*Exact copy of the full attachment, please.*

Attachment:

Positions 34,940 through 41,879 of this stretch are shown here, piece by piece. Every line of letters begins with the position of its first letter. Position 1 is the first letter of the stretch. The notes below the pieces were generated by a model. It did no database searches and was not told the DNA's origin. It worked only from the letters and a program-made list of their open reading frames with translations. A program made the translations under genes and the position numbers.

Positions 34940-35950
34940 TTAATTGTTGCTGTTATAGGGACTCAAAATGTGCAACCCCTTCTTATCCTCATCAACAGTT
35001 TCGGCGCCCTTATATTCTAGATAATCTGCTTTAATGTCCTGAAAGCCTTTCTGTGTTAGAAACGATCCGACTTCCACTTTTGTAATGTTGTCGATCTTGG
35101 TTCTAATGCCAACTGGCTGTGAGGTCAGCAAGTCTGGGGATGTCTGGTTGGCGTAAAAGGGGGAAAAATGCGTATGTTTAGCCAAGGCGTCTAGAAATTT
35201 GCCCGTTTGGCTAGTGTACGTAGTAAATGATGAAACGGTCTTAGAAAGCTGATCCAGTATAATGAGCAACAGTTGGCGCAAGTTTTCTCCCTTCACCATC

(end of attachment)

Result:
Positions 34,940 through 41,879 of this stretch are shown here, piece by piece. Every line of letters begins with the position of its first letter. Position 1 is the first letter of the stretch. The notes below the pieces were generated by a model. It did no database searches and was not told the DNA's origin. It worked only from the letters and a program-made list of their open reading frames with translations. A program made the translations under genes and the position numbers.

Positions 34940-35950
34940 TTAATTGTTGCTGTTATAGGGACTCAAAATGTGCAACCCCTTCTTATCCTCATCAACAGTT
35001 TCGGCGCCCTTATATTCTAGATAATCTGCTTTAATGTCCTGAAAGCCTTTCTGTGTTAGAAACGATCCGACTTCCACTTTTGTAATGTTGTCGATCTTGG
35101 TTCTAATGCCAACTGGCTGTGAGGTCAGCAAGTCTGGGGATGTCTGGTTGGCGTAAAAGGGGGAAAAATGCGTATGTTTAGCCAAGGCGTCTAGAAATTT
35201 GCCCGTTTGGCTAGTGTACGTAGTAAATGATGAAACGGTCTTAGAAAGCTGATCCAGTATAATGAGCAACAGTTGGCGCAAGTTTTCTCCCTTCACCATC